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Gimbling in the Wabe – Tangible Authors
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Gimbling in the Wabe – Tangible Authors

I am an extremely lucky person.  At times when I am feeling particularly magnanimous, I would even say that I am blessed. I live in an existence where I am surrounded by books.  I own books, I can download books electronically, I have a library nearby where I can not only check out books but […]

The featured photo this week is of Hugo Award winning author John Scalzi ("Redshirts", "Old Man's War", "Lock In", etc.) with one of his cats.  His kitties have their own Twitter account: "The Scamperbeasts", with over 6,000 followers.  They have a ways to go to catch up with Scalzi, though - he currently has more than 97,000 followers on Twitter.

The featured photo this week is of Hugo Award winning author John Scalzi ("Redshirts", "Old Man's War", "Lock In", etc.) with one of his cats. His kitties have their own Twitter account: "The Scamperbeasts", with over 6,000 followers. They have a ways to go to catch up with Scalzi, though - he currently has more than 97,000 followers on Twitter.

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I am an extremely lucky person.  At times when I am feeling particularly magnanimous, I would even say that I am blessed.

I live in an existence where I am surrounded by books.  I own books, I can download books electronically, I have a library nearby where I can not only check out books but also request books that are not on the local shelves.  Sitting at my computer, I can read any number of published works for free, in any given genre, or order books that I wish to own and have them delivered to my front door.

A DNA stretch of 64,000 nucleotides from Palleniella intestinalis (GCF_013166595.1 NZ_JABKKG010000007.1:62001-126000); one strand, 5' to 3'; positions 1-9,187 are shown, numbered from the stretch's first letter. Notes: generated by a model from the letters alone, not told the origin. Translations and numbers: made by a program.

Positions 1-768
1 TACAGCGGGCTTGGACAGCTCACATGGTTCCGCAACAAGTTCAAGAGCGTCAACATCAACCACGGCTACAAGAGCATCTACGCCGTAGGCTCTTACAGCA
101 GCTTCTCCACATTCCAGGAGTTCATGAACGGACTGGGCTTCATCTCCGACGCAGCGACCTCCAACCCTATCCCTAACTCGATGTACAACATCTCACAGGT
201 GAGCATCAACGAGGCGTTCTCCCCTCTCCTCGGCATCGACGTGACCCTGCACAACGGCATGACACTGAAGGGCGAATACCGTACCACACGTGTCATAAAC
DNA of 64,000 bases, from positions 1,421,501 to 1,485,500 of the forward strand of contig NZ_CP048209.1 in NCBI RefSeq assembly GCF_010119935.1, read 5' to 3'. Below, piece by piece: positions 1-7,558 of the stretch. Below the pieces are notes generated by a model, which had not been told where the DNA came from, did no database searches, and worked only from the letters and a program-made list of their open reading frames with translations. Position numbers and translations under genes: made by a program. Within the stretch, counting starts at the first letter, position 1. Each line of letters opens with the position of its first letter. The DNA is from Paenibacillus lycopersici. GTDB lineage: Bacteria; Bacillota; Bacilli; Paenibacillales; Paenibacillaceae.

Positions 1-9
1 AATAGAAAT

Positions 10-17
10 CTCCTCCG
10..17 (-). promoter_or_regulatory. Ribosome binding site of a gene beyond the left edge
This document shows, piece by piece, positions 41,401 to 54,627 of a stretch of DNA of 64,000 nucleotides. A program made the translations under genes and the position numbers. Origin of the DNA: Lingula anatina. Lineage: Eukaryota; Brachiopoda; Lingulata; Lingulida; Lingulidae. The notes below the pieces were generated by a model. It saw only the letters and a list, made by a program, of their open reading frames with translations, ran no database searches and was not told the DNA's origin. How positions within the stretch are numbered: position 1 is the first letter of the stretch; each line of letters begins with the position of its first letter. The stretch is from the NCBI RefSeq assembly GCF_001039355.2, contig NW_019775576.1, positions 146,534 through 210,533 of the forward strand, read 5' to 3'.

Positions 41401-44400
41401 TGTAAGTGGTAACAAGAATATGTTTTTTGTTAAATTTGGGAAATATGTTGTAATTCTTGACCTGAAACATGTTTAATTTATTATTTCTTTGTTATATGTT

And living in this day and age, I have unprecedented access to others.  I can text my kids at any time and expect a timely reply, no matter where they are or what they are doing; I can ask my husband to pick up milk on his way home without calling him or breaking into his day.  I can interact with others casually without leaving my house.  I can surf the ‘net and at least get a cursory understanding of any given topic, and through social media I can be exposed to so many new ideas, new sensibilities, new sights, sounds, thoughts, that it sometimes makes my head spin.

And I have unprecedented access to people I admire; specifically, in my case, to authors I admire.  It takes little effort to learn about them:  simply access Wikipedia, or often, the author’s own website.  It is a simple thing to obtain a bibliography of their works, and follow through as desired.  Many of them have an online presence:  websites, blogs, Facebook, Twitter, and the like.

And this is where I feel like I hit the apex of this accessible luck:  tangible authors.

Tangible authors are those who have, for me, transcended their published works to become “real” (rather than the idea of “the author of _____”).   They are the ones who invite their readers to know them as people, authors who share their processes, their wit, their thoughts, their interests and their lives with those of us who seek them out.  I don’t mean those who merely publicize their works or appearances, but who maintain a public persona through a robust and active online presence.